Ilan Golani
Professor of Zoology,
Department of Zoology,
Faculty of Life Sciences,
Tel Aviv University,
Tel Aviv, Israel.

In my work I combine two main aims: describing the behavior of organisms from the presumed point of view of the organism (the organism as an engineer, not a machine), and uncovering behavioral homologies across the animal kingdom. Both aims are accomplished by using a phenomenological approach.

I have been guided by the following principles:

1. Behavior is an extension of anatomy, therefore it has a structure.

2. Much like in comparative anatomy, it should be possible to identify behavioral homologies across the animal kingdom at the level of geometry and kinematics, low level representations that allow comparisons across distant systematic groups, highlighting universal structures.

3. EW Movement notation is a symbolic language of representation fulfilling the above requirements. It has the necessary features for reflecting the interaction between the body and the environment in terms of the organism's own presumed experience ( in reference to gravity, to absolute and body-related coordinate systems, and to the body part(s) supporting the body ).

Other principles that guide my analysis of behavior:

4. Identifying the origins used by the organism itself and measuring behavior in reference to that origin (e.g., Contact with weight in locomotor behavior, immobility in egocentric space, home base in absolute space, maintained relationship of opposition with another organism in partner-related space).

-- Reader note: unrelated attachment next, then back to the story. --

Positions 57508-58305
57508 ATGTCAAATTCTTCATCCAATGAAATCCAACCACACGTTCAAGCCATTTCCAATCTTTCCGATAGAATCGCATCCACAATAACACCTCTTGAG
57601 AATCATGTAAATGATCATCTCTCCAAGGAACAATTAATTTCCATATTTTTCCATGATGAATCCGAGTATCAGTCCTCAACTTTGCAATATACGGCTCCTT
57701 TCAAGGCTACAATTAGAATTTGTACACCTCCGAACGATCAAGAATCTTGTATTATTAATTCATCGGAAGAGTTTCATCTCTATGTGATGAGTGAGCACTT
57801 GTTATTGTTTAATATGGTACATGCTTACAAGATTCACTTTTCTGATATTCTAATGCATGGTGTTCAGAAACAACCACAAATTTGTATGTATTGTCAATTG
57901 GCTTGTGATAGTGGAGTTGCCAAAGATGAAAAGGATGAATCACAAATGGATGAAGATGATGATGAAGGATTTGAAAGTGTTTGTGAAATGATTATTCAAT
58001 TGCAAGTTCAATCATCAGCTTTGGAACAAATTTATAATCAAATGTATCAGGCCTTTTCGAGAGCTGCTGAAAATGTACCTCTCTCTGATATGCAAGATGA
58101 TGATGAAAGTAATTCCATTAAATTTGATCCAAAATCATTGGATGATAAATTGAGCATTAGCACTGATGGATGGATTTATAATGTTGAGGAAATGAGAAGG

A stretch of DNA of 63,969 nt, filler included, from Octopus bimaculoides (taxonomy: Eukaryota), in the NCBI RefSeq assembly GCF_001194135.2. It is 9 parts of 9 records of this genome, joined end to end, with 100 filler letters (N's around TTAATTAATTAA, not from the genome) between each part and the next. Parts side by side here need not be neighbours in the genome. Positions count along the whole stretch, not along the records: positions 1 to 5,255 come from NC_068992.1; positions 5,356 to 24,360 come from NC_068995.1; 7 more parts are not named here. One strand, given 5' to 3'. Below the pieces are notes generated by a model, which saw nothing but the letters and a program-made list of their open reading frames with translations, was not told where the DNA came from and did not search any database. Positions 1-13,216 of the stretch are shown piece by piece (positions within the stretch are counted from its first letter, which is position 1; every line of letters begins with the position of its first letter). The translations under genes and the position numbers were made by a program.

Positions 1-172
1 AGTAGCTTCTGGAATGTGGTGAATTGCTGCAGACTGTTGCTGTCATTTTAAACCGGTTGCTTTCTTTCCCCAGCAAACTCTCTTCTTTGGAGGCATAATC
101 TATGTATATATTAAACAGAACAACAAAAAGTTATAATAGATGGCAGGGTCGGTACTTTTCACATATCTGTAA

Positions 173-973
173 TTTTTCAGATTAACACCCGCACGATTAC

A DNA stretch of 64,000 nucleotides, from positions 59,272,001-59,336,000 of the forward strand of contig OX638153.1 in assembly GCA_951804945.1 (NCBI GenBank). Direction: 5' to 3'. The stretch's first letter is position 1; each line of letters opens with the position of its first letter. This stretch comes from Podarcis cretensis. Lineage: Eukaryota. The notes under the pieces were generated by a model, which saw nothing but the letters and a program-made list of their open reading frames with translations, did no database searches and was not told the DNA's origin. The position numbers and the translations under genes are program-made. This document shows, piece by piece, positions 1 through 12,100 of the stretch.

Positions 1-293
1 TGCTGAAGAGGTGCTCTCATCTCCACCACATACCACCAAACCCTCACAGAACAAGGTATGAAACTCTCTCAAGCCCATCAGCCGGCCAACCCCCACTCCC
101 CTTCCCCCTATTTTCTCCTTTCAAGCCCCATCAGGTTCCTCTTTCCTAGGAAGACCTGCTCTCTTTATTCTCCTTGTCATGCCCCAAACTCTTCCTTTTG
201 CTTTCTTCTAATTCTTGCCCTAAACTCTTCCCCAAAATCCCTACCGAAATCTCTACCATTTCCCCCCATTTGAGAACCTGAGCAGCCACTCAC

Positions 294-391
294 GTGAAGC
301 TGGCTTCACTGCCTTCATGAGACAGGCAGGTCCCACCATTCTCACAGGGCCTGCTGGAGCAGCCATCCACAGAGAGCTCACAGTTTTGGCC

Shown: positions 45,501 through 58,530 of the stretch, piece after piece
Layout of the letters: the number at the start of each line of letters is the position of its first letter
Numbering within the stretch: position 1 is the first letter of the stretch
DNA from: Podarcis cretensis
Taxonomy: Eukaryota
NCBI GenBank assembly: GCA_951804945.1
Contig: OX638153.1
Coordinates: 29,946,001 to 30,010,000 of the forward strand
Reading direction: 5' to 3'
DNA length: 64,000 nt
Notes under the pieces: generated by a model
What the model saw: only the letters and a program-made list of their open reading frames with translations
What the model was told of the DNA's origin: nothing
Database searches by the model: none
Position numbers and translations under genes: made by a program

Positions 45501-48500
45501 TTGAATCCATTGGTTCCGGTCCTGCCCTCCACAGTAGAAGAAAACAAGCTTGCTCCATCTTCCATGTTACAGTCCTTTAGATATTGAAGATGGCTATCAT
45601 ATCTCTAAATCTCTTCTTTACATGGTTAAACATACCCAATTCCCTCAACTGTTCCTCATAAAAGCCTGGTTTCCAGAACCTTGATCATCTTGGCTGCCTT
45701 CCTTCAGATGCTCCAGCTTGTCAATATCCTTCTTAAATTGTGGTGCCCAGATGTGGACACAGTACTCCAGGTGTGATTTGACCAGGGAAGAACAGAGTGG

5. Conceiving of the animal's operational world (Umwelt) as the sum total of the (measured) quantities actively managed by it.

6. Studying the developmental dynamics of behavior in situations and preparations in which the behavior is allowed to unfold gradually, from simple to complex and vice versa, yielding a kind of electrophoresis of the behavior to its intrinsic constituent processes.

The second half of my career is marked by my cooperation with Yoav Benjamini, with whom I joined forces, both consolidating the above principles and adding new ones:

7. Extensive preparation of the data for analysis: this includes elaborate smoothing, segmentation, customization and stratification of the behavior into its constituents (SEE).

8. Identification of the elementary units of behavior on the basis of intrinsic statistical and geometrical constraints. These units are particulate processes rather than discrete inert blocks. They exhibit specific developmental dynamics.

9. Quantifying the extent and complexity of behavioral growth and decay processes.

10.. Using the degree of replicability of behavioral results across laboratories as a touchstone for the quality of the quantified measures.